So far, Honda has only found 41 affected motorcycles, with zero injuries reported. Honda dealers were notified in July to stop sales of the CBR300R & CB300F until recall work could be completed.
In the last few years, the MotoGP season has shown remarkable stability. New tracks have been added from time to time, but the calendar has been very similar from one year to the next.
Even though you get to go to some of the most amazing tracks in the world, the travel becomes routine, humdrum almost. You get to know the road from the hotel to the track, the circuit itself, the idiosyncrasies of each paddock, each media center, like the back of your hand.
It becomes almost like a daily commute to an office. Almost, but not quite.
So new circuits have something a little special. They bring fresh faces, new ideas. There are new routes to learn to the circuit, a new paddock layout, figuring the most efficient path through the paddock.
As a journalist, each media center has its own secrets. The best place to sit to get a view of the TV screens, whether the setting sun in the evening will end up shining on your laptop making it impossible to work, where to sit to avoid being whacked on the head by cameras as photographers try to squeeze past.
You make note of which media center has good coffee, and which has none (Italy, surprisingly). You scout the paddock for food, if you do not wish to wear out your welcome at the hospitality units of various teams.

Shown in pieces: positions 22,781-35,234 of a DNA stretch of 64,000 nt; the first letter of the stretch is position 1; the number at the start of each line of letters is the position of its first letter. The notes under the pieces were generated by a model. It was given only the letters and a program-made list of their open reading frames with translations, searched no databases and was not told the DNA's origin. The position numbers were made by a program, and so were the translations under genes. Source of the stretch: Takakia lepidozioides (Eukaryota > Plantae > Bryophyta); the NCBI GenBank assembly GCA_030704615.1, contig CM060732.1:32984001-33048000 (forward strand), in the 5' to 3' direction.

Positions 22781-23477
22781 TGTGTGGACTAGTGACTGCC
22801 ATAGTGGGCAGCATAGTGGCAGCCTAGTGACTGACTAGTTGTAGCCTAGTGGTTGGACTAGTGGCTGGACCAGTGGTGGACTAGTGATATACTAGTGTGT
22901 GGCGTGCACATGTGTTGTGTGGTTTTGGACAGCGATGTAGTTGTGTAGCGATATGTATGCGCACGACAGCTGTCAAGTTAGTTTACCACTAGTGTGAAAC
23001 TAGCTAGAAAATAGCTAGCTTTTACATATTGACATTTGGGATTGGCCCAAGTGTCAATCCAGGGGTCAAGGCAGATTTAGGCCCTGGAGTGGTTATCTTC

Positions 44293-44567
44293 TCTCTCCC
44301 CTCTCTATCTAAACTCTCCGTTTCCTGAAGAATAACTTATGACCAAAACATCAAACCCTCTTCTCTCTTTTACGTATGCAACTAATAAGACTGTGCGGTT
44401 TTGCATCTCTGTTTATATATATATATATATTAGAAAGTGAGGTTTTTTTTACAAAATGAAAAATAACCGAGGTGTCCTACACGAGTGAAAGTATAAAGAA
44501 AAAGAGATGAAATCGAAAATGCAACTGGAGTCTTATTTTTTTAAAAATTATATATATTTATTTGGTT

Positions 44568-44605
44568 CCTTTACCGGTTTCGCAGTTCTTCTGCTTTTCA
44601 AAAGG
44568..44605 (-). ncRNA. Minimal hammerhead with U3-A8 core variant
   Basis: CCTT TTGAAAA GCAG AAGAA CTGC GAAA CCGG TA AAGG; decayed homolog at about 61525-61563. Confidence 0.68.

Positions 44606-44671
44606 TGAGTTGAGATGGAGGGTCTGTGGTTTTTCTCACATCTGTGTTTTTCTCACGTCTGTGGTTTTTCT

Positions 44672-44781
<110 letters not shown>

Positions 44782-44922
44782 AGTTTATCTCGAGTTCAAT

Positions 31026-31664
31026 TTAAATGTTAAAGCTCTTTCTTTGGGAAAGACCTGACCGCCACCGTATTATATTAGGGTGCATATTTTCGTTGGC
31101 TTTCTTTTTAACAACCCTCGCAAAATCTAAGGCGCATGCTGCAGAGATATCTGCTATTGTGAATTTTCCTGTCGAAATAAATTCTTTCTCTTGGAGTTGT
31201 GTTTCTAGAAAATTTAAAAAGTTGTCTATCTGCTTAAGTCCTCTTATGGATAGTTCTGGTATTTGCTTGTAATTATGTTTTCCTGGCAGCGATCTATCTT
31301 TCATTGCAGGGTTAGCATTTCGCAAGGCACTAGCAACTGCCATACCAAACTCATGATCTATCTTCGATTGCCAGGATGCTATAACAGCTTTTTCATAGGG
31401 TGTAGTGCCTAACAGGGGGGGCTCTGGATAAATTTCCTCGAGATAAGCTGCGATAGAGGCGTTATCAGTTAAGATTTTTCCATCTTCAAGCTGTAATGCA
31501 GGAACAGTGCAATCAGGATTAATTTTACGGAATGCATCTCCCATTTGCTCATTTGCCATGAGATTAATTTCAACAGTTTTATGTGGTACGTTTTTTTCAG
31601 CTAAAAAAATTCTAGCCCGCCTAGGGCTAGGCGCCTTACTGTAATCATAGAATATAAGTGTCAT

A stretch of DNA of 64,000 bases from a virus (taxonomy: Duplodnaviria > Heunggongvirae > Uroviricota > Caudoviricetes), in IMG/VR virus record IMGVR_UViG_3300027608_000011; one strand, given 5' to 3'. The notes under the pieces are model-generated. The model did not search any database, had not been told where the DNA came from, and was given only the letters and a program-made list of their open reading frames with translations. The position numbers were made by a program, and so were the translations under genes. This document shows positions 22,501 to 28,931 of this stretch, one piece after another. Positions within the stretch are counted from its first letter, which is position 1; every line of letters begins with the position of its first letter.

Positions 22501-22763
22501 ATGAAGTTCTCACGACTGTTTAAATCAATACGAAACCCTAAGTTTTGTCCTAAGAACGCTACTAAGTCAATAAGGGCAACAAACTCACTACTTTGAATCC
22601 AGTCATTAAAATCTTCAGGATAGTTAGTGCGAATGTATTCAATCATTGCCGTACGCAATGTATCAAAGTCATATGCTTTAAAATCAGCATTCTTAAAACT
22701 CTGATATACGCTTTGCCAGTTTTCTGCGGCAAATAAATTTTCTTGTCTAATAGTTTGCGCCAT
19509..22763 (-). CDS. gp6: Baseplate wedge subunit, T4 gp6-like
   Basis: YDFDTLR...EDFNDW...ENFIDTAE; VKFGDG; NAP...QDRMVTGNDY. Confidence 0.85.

The Red Bull Ring in Austria has something special too. The track is different, in both good and bad ways, both simpler and at the same time more complicated.
Part 2 of our big catch-up, Episode 27 continues our conversation about my recent travels, with this episode focusing those trips with Ducati.
In the show, we talk about my recent interview with Claudio Domenicali, giving a teaser of what’s to come from A&R’s conversation with the Ducati CEO. We then turn our attention to my two trips to Italy, one for World Ducati Week, and the other for the DRE Enduro course.
On both trips I was riding the Ducati Multistrada 1200 Enduro, so Quentin and I talk a bit about that as well.
We finish up the show by talking an speculating about Ducati’s 2017 model lineup, which includes the Ducati 1299 Panigale Anniversario and the Ducati Supersport. If you’re a Ducatista, you won’t want to miss this show.
As always, you can listen to the show via the embedded SoundCloud player, after the jump, or you can find the show on iTunes (please leave a review) or this RSS feed. Be sure to follow us on Facebook and Twitter as well. Enjoy the show!
It is not uncommon to see factory endurance teams tapping into their WSBK and MotoGP riders for the Suzuka 8-Hours race, stacking the odds in their favor at the very prestigious and important Japanese race. But, we rarely see these marque names outside of Suzuka.
That being said, Bradley Smith will be joining the factory-backed Yamaha Austria Racing Team (YART) at the 8 Hours of Oschersleben, the final round of the FIM Endurance World Championship.
The reason for this is pretty simple: YART is tied for second, only eight points back from winning the FIM Endurance World Championship, and vying for the top spot with nine other teams mathematically in contention.
The MotoGP test in Austria brought to light several safety issues with the Red Bull Ring. At least one of those issues is to be addressed before the start of the Austrian round of MotoGP.
After consultation with several members of the Safety Commission, the FIM Safety Officer Franco Uncini has ordered the final corner, Turn 10, to be modified.